Sustainable tourism practices help travelers minimize their negative impact while maximizing the positive. Abbie Synan offers simple tips for more sustainable travel.
Now that travel has come to a temporary halt, we are becoming increasingly aware of how important our choices are when planning a vacation or business trip.
Where we choose to go, how we get there, and what we bring are choices we make that impact communities, the environment, and beyond.
The decisions we make as individuals can have a major influence on the tourism industry as a whole. Switching towards sustainable tourism practices can be a way we all contribute to a positive change globally.
Sustainable Tourism Practices: Simple Changes to Make
A Better BnB: Switching up your stays
Make a quick swap when it comes to booking accommodation for a trip. It can be as simple as where you make your bookings or the criteria for booking a hotel or apartment.
Large hotels run by multinational corporations and property management companies monopolizing rental sites can play a negative role in local economies.
For better impacting the local economy, there are a few minor adjustments you can make when planning on where to stay.
Book Different is run by Booking.com and is a great alternative to traditional booking sites.
Read next: Eco Paradise in the Philippines
Want your “go to” overall search platform to be a bit more eco-conscious?
Try browsing on Ecosia instead of Google. Ecosia is a sustainable search engine that donates a portion of its ad revenue towards initiatives like tree planting.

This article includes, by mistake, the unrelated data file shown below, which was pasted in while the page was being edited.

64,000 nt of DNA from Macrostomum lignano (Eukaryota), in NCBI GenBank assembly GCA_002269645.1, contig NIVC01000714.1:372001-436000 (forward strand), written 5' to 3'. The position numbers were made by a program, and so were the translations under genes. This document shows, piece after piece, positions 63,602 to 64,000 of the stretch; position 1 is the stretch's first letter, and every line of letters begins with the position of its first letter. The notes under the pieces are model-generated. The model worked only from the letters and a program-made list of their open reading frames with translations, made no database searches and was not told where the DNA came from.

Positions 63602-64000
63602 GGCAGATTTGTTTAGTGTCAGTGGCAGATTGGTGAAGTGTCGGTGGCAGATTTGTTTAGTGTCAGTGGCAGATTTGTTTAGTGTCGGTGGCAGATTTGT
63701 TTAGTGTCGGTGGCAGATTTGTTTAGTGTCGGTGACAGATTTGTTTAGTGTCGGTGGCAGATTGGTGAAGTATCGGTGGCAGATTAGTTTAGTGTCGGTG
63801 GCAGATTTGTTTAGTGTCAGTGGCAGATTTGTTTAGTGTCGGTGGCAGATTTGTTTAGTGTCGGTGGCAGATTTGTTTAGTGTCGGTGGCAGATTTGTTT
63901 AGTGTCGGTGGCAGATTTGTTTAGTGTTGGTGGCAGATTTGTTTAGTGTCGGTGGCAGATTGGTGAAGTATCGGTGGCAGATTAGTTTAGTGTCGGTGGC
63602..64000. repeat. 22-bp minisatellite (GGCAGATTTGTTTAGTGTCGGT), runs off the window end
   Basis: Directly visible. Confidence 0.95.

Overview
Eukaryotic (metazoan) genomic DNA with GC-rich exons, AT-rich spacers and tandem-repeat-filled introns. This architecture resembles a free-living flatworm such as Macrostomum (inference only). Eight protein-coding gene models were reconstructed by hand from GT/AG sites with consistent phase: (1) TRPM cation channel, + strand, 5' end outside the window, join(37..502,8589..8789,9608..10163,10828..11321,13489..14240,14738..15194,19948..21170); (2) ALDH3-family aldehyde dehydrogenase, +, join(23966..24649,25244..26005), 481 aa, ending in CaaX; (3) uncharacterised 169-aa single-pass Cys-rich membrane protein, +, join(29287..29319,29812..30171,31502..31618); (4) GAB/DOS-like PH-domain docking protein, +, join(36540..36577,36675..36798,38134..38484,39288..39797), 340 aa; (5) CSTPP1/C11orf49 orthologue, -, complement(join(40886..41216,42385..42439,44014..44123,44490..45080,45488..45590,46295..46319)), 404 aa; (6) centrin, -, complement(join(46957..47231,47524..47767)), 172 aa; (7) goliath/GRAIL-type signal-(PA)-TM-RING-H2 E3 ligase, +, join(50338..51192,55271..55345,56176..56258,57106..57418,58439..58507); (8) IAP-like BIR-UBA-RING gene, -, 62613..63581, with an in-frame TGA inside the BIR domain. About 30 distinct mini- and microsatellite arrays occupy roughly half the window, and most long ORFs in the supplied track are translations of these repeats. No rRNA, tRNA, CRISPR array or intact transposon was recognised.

It is a way to still use your traditional booking sites but be a bit greener.
Sustainable travel practices: Trading in your toiletries
The simplest sustainable travel swaps can be found in your carry on or checked luggage. Changes made in your toiletry bag are an easy swap that can start in your bathroom at home.
Buying zero waste products can begin in your own bathroom, which makes it easier to pack more consciously. Look for products with minimal packaging.
Look for companies that use bamboo, glass, and metal, as well as recyclable or biodegradable products. Avoid plastic wherever possible.
Read next: Ethical shopping when you travel
Buy in bulk to fill silicone travel bottles with your shampoo, conditioners and lotions. You can then avoid using the little plastic bottles at the hotel.
Heading to the beach? Be sure to find a product that is reef-friendly to avoid polluting our oceans. There are great alternatives to traditional sunscreens.
Companies like Raw Elements are coming up with innovative ways to protect your skin.
In addition to making sustainability swaps to your travel toiletries, you could try switching out your checked baggage for carry on luggage. Bringing lighter bags means less weight for the plane, so less fuel is needed for the flight.
Cut your Carbon: Replacing your transportation
Take trains over planes whenever possible. Public transportation is a more eco-friendly mode of transportation. The issue is that some places don’t have adequate public transit, or you may be traveling to a place that isn’t as robust as others.
The United States and Europe are good examples of this.